To enhance efforts to control and eliminate lymphatic filariasis and onchocerciasis through the optimization of drug therapies and development of strategies for mass drug administration. Our name says it all. Death to Onchocerciasis and Lymphatic Filariasis.
This project, supported by the Bill and Melinda Gates Foundation, includes an ambitious set of complementary applied research projects that share the common goal of optimizing therapy to accelerate the elimination of LF and Onchocerciasis. In addition, the project aims to improve chances for LF and/or Oncho control in regions of Africa and Asia that are behind the progress of other countries. We develop strategies to ensure that areas with low acceptance, hard to reach populations, and persistent infection benefit from drug therapy research. We convene with international partners including: DNDi, the World Health Organization, the Ghana University of Health and Allied Sciences, and others to ensure timely dissemination of our results.
Global Context for DOLF Research
Lymphatic filariasis (LF) also known by its symptom elephantisisi, and onchocerciasis (Oncho) which is also called river blindness are neglected tropical diseases (NTDs). These illnesses cause severe disability in low and middle income countries. These related diseases are caused by different species of filarial nematode parasites. The Onchocerciasis Control Programme under the World Health Organization was one of the first major international control programs for parasitic NTDs and the first to be based on mass drug administration (MDA). Current programs for LF and Oncho include the African Programme for Onchocerciasis Control (APOC), the Onchocerciasis Elimination Program for the Americas (OEPA), and the Global Program for the Elimination of Lymphatic Filariasis (GPELF). These programs focus on mass drug administration with donated drugs, namely ivermectin from Merck and albendazole from GSK. Many hundreds of millions of people in the tropics have benefited from these programs.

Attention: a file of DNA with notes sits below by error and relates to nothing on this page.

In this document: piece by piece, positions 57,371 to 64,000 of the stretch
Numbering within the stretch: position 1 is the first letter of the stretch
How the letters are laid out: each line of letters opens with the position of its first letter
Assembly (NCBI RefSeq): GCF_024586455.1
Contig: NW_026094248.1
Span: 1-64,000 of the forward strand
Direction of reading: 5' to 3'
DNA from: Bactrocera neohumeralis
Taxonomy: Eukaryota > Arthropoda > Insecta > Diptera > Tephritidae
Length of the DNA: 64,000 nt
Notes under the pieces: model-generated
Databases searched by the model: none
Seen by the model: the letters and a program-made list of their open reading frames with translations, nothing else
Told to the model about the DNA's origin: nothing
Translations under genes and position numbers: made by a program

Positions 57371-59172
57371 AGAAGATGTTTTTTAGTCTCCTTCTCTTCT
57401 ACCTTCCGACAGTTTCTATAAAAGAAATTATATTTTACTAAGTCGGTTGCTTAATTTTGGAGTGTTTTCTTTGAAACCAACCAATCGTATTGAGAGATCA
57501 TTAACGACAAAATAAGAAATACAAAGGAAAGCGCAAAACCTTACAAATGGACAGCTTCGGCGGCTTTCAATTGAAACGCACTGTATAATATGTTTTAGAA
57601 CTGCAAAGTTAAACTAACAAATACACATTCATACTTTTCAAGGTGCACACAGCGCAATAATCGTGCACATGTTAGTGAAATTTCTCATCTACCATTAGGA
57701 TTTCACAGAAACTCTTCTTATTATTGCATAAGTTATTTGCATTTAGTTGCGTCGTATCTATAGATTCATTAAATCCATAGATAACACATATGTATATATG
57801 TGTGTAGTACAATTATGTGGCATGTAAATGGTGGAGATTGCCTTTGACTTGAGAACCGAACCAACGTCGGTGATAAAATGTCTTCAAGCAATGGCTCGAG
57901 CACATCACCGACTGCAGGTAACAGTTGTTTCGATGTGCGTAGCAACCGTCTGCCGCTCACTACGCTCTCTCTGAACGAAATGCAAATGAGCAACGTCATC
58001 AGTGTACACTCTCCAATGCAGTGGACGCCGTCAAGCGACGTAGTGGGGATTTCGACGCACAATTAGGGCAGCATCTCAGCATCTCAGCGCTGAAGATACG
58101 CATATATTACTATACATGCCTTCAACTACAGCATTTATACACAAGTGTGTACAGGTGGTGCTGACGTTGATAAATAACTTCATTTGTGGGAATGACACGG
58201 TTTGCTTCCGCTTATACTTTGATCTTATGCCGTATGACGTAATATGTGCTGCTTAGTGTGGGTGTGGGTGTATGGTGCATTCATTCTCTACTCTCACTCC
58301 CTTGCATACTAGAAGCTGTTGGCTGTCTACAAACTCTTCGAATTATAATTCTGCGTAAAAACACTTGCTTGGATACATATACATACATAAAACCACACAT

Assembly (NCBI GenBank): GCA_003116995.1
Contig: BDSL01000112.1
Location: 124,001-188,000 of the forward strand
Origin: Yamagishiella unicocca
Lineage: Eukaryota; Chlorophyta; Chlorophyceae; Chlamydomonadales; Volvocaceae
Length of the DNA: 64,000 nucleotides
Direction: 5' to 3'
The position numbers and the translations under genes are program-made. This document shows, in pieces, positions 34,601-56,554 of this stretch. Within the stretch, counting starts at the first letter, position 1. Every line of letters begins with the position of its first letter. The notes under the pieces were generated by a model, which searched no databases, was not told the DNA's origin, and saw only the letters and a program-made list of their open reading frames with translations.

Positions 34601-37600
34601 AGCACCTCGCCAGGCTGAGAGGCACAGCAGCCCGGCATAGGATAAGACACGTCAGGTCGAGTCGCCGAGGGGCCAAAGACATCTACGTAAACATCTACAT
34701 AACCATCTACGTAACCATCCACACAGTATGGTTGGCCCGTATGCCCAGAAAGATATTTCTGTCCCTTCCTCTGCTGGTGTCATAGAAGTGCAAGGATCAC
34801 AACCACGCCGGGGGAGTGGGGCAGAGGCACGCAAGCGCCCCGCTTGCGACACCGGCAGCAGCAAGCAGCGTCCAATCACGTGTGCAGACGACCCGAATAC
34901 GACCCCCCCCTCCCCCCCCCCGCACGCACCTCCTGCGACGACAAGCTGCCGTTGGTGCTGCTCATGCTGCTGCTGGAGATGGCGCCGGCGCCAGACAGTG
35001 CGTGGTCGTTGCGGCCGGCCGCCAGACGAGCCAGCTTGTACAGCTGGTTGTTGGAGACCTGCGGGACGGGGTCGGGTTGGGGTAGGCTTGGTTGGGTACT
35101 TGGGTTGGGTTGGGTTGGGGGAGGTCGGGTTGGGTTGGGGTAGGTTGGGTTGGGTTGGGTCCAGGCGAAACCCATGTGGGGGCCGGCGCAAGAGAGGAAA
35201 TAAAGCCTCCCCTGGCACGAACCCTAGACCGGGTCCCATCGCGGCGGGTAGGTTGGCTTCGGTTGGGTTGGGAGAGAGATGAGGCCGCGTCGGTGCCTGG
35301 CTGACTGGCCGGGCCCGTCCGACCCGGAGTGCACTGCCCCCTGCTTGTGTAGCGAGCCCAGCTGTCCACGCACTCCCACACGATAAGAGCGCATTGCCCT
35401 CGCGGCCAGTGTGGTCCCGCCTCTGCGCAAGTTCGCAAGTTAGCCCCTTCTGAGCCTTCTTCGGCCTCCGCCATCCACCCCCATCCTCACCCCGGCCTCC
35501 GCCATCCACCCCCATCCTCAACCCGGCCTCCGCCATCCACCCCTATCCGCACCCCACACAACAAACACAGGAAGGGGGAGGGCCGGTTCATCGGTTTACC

However, more effective MDA regimens and strategies will be needed if we are to achieve the goals of global elimination of LF and elimination of Oncho. The available drugs only temporarily clear microfilariae, the parasite larvae that are required for transmission, without killing all adult worms. Killing the adult worms is essential to stopping transmission entirely. Thus, MDA must be administered for the reproductive life of adult parasites. In areas with heavy infection this is more than 5 years for LF and more than 10 years for Oncho.
In 2017 the WHO changed their recommendation for LF treatment. The new recommendation, based largely upon research conducted by DOLF scientists in 4 LF-endemic countries, involves an annual combination treatment of ivermectin, diethycarbamazine and albendazole. The triple drug called IDA, has great potential to accelerate LF elimination in many regions of Africa.
However, IDA cannot yet be used in MDA treatment for LF in countries where onchocerciasis is present. This is due to adverse reactions that occur when diethylcarbamazine kills the eye-dwelling parasites related to onchocerciasis. Increasing the areas where IDA can be used is imperative for accelerating LF and oncho elimination. Thus, new research conducted by DOLF – a project called DOLF NextGen—will include clinical trials testing the safety of IDA for the treatment of LF.